(206) 949-5683, Top Rated Plumber, Seattle
Results 1 to 8 of 8

Thread: Basement insulation -- XPS on just exterior walls?

  1. #1
    DIY Member ironspider's Avatar
    Join Date
    Jul 2008
    Location
    Michigan
    Posts
    64

    Default Basement insulation -- XPS on just exterior walls?

    Greetings all! Well the time has come for us to finish our basement "main room" and I have a quick question about the insulation of the walls.

    First the layout: The room is essentially a square with 2 foundation walls (which obviously are against the earth/underground) and 2 interior walls (both made of concrete block -- separating us from other unfinished but heated basement rooms).

    So, my insulation approach for the exterior walls is going to be to attach 1.5" Extruded Polystyrene Foam panels to the walls with the proper adhesive and then frame out the walls and if the 7.5R value of the XPS doesn't make the temp come up a little [it's about 65 degrees in that room in its current unfinished state -- and it's 9 degrees outside] do some fiberglass batting in the stud cavaties.

    SO, my question is this!: This XPS isn't the cheapest stuff in the world and I am wondering if that is needed on the INterior walls? (the walls that separate this room we are finishing from the other basement rooms)? The walls of this room are like 27' long so that could save me a lot of money. And it will also save me the 1.5" of wall space tha I wouldn't have to come in without the XPS board. But of course I'm willing to buy the stuff if there's a compelling reason.

    Thanks in advance!

  2. #2
    Test, Don't Guess! cacher_chick's Avatar
    Join Date
    Jan 2008
    Location
    Land of Cheese
    Posts
    3,151

    Default

    I see no valid reason to insulate an interior wall. In a basement you need airflow and humidity control. Insulating the interior walls would be more likely to cause problems than good.

  3. #3
    DIY Member Bosun's Avatar
    Join Date
    Jan 2005
    Location
    Minneapolis
    Posts
    89

    Default

    I'd build the stud walls and do yout electrical--then I would spray foam.

  4. #4
    DIY Junior Member khali's Avatar
    Join Date
    Feb 2010
    Location
    Houston
    Posts
    5

    Default

    I have applied Polyurethane Foam closed-cell insulation materials. It’s materials offer high R values, one can use a thinner foam board to have the required thermal resistance one desires. This can be extremely helpful if there are space limitations involved. This strength involved the ability of the foam to resist deformation and the ability to main its shape when forced or loaded down.It can handles a wide temperature range, which makes it effective as a roof insulation. When combined with laminated aluminum foil facing, it is also an effective moisture and vapor barrier.
    Last edited by khali; 04-28-2010 at 12:19 AM.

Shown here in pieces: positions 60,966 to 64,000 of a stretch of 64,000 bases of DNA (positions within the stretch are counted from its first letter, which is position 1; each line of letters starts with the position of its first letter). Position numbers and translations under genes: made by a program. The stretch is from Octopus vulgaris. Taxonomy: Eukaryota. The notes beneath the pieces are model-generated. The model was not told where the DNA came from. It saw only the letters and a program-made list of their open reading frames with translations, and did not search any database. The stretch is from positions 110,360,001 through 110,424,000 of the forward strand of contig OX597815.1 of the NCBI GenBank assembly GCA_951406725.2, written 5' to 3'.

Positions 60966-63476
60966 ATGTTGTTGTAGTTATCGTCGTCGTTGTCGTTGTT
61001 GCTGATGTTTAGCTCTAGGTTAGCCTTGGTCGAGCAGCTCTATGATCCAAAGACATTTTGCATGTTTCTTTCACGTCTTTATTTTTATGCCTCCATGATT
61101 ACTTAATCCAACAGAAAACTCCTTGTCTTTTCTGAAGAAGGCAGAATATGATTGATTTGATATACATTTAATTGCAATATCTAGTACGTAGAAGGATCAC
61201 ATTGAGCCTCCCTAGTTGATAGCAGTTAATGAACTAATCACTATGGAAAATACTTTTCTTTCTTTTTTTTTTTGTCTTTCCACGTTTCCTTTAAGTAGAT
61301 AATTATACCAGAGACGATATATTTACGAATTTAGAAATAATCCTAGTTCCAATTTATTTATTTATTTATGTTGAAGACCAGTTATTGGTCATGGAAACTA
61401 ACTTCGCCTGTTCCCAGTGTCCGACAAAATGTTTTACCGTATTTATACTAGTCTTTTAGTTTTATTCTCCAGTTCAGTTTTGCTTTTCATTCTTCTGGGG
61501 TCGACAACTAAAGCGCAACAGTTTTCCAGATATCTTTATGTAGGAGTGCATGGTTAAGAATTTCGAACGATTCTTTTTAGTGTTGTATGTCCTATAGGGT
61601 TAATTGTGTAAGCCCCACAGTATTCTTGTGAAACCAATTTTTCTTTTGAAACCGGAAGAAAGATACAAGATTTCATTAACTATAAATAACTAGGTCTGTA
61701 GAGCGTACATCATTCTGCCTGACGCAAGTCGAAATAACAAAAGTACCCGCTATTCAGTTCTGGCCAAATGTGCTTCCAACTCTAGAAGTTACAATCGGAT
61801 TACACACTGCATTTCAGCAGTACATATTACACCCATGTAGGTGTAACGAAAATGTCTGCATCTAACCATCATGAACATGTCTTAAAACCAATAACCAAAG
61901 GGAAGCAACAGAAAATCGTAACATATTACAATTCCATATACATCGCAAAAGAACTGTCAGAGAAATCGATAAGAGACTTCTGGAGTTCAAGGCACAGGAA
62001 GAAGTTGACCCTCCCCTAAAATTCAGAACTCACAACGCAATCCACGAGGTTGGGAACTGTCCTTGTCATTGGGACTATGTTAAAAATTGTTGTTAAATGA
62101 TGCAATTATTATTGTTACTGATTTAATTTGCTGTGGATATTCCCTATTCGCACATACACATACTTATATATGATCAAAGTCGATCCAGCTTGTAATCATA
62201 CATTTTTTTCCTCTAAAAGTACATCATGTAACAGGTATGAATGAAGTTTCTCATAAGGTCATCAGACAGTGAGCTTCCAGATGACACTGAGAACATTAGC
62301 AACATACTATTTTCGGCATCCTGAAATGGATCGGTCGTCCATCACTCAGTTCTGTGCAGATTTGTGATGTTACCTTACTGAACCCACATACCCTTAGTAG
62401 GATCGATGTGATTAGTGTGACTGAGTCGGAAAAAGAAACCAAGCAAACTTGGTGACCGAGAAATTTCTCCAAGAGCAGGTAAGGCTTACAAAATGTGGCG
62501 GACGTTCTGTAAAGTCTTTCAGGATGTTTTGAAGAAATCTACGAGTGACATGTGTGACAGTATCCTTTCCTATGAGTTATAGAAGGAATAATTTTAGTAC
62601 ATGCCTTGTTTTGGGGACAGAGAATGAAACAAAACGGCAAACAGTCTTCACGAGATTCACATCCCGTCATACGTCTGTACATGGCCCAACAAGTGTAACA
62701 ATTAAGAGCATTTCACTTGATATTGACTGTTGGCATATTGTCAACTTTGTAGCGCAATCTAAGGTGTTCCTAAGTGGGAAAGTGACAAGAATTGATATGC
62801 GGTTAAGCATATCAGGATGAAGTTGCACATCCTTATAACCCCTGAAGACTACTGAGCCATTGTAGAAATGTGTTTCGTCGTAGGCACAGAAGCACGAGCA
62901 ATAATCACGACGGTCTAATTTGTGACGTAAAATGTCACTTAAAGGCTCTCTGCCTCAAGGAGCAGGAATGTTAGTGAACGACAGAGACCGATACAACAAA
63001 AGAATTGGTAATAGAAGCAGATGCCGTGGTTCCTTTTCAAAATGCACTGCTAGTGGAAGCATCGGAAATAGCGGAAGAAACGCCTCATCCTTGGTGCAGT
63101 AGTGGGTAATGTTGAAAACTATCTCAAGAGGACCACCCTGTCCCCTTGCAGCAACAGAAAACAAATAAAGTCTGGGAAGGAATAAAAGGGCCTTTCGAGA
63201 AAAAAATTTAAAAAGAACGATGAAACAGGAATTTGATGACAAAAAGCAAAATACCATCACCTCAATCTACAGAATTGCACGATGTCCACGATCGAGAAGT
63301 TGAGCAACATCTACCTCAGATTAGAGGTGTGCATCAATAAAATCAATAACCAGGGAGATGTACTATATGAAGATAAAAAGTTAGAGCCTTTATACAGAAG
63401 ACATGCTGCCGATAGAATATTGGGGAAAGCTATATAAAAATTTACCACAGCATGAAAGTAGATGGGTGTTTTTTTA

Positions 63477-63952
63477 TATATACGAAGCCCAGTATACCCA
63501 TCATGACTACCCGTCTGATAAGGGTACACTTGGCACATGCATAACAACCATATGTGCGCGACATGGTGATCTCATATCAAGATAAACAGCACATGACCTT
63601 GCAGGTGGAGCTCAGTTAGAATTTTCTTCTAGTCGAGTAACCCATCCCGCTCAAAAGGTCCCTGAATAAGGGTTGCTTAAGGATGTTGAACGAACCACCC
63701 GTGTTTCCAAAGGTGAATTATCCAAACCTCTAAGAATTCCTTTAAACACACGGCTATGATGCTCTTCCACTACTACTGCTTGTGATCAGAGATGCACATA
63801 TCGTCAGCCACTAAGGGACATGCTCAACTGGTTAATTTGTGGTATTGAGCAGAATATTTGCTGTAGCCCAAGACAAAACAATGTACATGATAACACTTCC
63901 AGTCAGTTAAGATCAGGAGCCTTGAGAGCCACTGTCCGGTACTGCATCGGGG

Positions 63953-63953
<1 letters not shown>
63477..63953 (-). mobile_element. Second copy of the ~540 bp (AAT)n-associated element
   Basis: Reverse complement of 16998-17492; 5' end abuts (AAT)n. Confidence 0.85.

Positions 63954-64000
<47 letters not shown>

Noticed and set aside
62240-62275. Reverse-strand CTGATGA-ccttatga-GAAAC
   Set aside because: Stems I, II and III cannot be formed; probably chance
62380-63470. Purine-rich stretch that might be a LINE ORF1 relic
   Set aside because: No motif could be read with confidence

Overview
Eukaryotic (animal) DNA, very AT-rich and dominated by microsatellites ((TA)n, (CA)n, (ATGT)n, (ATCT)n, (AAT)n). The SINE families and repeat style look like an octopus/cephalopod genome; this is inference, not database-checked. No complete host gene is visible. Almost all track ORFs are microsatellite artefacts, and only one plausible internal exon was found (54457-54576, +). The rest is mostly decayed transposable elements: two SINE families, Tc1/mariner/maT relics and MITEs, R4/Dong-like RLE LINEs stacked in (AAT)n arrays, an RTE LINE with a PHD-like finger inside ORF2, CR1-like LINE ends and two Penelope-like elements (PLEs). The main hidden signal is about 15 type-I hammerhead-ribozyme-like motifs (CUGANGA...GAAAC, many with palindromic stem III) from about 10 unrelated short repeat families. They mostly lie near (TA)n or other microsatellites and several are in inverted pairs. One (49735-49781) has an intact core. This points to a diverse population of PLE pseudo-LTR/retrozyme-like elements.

5. #5
    DIY Junior Member
    Join Date
    Feb 2010
    Location
    Jefferson City, MO
    Posts
    22

    Default

    I would use polystyrene on the exterior walls with an r-13 to r-15 fiberglass insulation and then add a vapor barrier. You can just use the fiberglass on the interior walls with no vapor barrier or polystyrene. This would be the best r-value for your money.

    That being said, spray foam will give you the best final product, however it is usually not a DIY product and much more costly.

  6. #6
    Test, Don't Guess! cacher_chick's Avatar
    Join Date
    Jan 2008
    Location
    Land of Cheese
    Posts
    3,151

    Default

    Quote Originally Posted by bmb2m9 View Post
    I would use polystyrene on the exterior walls with an r-13 to r-15 fiberglass insulation and then add a vapor barrier. You can just use the fiberglass on the interior walls with no vapor barrier or polystyrene.
    Below grade walls can only dry to the inside of a structure. Using a vapor barrier as you suggest will trap moisture in the fiberglass insulation.

  7. #7
    DIY Junior Member
    Join Date
    Feb 2010
    Location
    Jefferson City, MO
    Posts
    22

    Default

    Quote Originally Posted by cacher_chick View Post
    Below grade walls can only dry to the inside of a structure. Using a vapor barrier as you suggest will trap moisture in the fiberglass insulation.
    If you have moisture problems, you probably should not consider finishing your basement.

  8. #8
    Alton.cedric
    Guest

    Default

    I would paint the exterior walls with a bast. waterproof paint, R-11 to R-15 with a vapor barrier is plenty of insulation. I would insulate the rim joists with R-19 and only about 2' in from the wall. I do not recommend the whole ceiling.

Bookmarks

Posting Permissions

  • You may not post new threads
  • You may not post replies
  • You may not post attachments
  • You may not edit your posts
  •